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Yamaha 150 hp Overheating

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  • Yamaha 150 hp Overheating

    My son and I have been struggling to correct an overheating problem on his 2000 Yamaha 150 OB. He bought the boat and motor used and has had the overheating problem to some extent since he's owned the boat. We replaced the water pump last summer hoping to fix the problem w/o any change.We have the Clymer manual and after reading I felt that either the thermostats or pressure relief valve were causing overheating. Overheating primarily occurs at low speeds w/ loss of indicator stream usually, but not always. Water pressure at idle is low, almost zero on instrument panel gauge. We removed the pressure relief valve and although there was a little sand around the rubber seat, it really didn't look bad. The rubber seat was recessed ~ 1/8" inside the cavity. We did not remove the seat but cleaned w/ toothbrush, removed sand, and re-assembled. We removed the thermostats. Again some sand but not too bad. We cleaned them in vinegar overnight and verified they began to open in hot tap water, probably 120-130F. We verified overheating was real by measuring the closure temperature on the temp switches. Both were w/i spec of 183-194 F. After reassembly, the problem remained w/ same symptoms. Next we removed the thermostats entirely on advice of some locals, who advised my son that removing thermostats was first thing they did on Yamaha's. It initially seemed fixed and my son took off on a fishing trip. He got stranded and had to pull the boat quite some distance thru Laguna Madre shallow water to Intercoastal near Corpus Christi. He got a tow from a passing boat.From searching and reading previous posts on this subject, the consensus seems to be the pressure relief valve. Our current plan is to replace the pressure relief valve seat, valve, and spring w/ new parts. I read of some backflushing through the thermostat openings down to the lower unit pump outlet w/ lower unit removed. Is this worthwhile? With all the unsuccessful repairs, I'm looking for some guidance that we're on the right trail to a fix. It has been a frustrating experience, especially for my son. Thanks in advance.

  • #2
    Re: Yamaha 150 hp Overheating

    by now I would also have a leak down test done. but removing the grommet and carefully cleaning the pocket it sits in with a pick to remove all corrosion and installing a new grommet is mandatory. the valve and spring is optional. do it if it makes you feel better. the t-stats are also part of the pressure control system. reinstall them. you may end up replacing the head gaskets. they dont like getting hot repeatedly. stay away from locals, while well meaning most know less than you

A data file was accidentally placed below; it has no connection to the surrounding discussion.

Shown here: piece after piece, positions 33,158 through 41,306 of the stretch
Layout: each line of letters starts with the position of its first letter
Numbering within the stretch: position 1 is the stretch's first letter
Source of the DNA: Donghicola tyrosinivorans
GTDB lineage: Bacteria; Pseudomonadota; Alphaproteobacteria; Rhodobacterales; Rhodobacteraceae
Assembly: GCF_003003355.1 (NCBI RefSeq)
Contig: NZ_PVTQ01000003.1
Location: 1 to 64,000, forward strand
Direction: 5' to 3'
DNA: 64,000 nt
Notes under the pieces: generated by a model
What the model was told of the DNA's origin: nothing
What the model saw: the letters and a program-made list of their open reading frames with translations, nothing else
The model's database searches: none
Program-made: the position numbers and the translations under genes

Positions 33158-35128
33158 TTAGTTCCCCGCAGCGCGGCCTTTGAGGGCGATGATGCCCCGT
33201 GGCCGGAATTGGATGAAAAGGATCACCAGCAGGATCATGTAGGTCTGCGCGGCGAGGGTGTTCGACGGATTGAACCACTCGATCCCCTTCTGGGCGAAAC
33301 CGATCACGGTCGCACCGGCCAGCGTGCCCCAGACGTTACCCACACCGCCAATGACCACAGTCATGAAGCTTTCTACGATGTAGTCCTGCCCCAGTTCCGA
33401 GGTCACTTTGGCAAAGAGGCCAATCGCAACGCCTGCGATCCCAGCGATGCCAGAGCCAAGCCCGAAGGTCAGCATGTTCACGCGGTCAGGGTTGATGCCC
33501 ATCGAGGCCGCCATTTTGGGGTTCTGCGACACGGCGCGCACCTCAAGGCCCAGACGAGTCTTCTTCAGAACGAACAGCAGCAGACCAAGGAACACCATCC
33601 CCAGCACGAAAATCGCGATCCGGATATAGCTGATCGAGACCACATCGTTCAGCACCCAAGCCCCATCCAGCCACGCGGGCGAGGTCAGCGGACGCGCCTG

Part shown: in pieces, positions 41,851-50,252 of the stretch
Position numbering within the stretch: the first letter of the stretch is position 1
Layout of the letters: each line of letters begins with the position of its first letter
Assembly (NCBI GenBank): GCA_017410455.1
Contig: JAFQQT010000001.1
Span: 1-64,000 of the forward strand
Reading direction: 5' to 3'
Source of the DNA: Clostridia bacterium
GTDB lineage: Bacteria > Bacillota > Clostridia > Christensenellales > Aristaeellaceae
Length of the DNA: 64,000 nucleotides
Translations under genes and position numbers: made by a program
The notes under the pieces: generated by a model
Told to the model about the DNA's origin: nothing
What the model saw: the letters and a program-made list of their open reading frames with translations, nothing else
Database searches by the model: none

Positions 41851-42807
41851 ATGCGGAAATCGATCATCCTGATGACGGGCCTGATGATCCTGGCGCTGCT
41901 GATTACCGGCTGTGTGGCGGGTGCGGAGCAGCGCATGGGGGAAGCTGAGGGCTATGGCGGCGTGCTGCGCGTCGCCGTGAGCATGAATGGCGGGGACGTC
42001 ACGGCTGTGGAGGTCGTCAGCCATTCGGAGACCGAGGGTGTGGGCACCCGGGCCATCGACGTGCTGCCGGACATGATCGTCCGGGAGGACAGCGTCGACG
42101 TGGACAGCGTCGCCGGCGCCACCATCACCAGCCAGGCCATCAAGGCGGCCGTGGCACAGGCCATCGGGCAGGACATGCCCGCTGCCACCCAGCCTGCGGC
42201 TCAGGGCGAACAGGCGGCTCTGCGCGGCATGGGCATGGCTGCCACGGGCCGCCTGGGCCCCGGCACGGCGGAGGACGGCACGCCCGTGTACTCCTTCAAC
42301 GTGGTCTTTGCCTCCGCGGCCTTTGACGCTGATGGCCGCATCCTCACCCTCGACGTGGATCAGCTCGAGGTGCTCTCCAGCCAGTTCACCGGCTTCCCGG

no tech questions by PM, they wont get answered.
    you have to be trusted by the people that you lie to .

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    • #3
      Re: Yamaha 150 hp Overheating

      We cleaned the relief valve pocket carefully and replaced w/ new grommet. We dropped the lower unit and flushed both coolant passages through the thermostat opening. Nothing but a little sand returned. Reassembled and my son tried the motor out today w/ same result. It idles OK w/ a indicator stream, stream stops, and overheat alarm comes on shortly. Does the relief valve allow water to bypass the coolant passages when the thermostats are closed, or does valve regulate pressure at low engine speeds to insure adequate water pressure at idle? The panel water pressure indicates no pressure at idle when the problem arises. Could this indicate the relief valve is opening too easily, perhaps due to weak spring? Spring does not seem deformed and must be compressed a bit to install the relief valve cover. The only thing we noticed on the removed grommet was that it was slightly snugger to the floating seat than the new grommet. I'm pretty sure spring pressure would cause the seat to close to the grommet. Since indicator stream is good initially, it's hard to believe the water pump (new last summer and little used due to this problem) is a factor. How is a "leak down test" performed? What does it check?thanks

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      • #4
        Re: Yamaha 150 hp Overheating

        what we are looking for with the leakdown is to insure that the combustion gasses are not filling the block. if the pressure control valve leaks all the water will dump overboard and never fill the block. if your pumping exhast gasses in the cooling system it wont work either. by chance has the power head been replaced ?there is a tiny set of plastic restrictors that if missing will cause the same problem. there is a tech bulliten on them but they do not show up on the parts list.
        no tech questions by PM, they wont get answered.
        you have to be trusted by the people that you lie to .

        Comment


        • #5
          Re: Yamaha 150 hp Overheating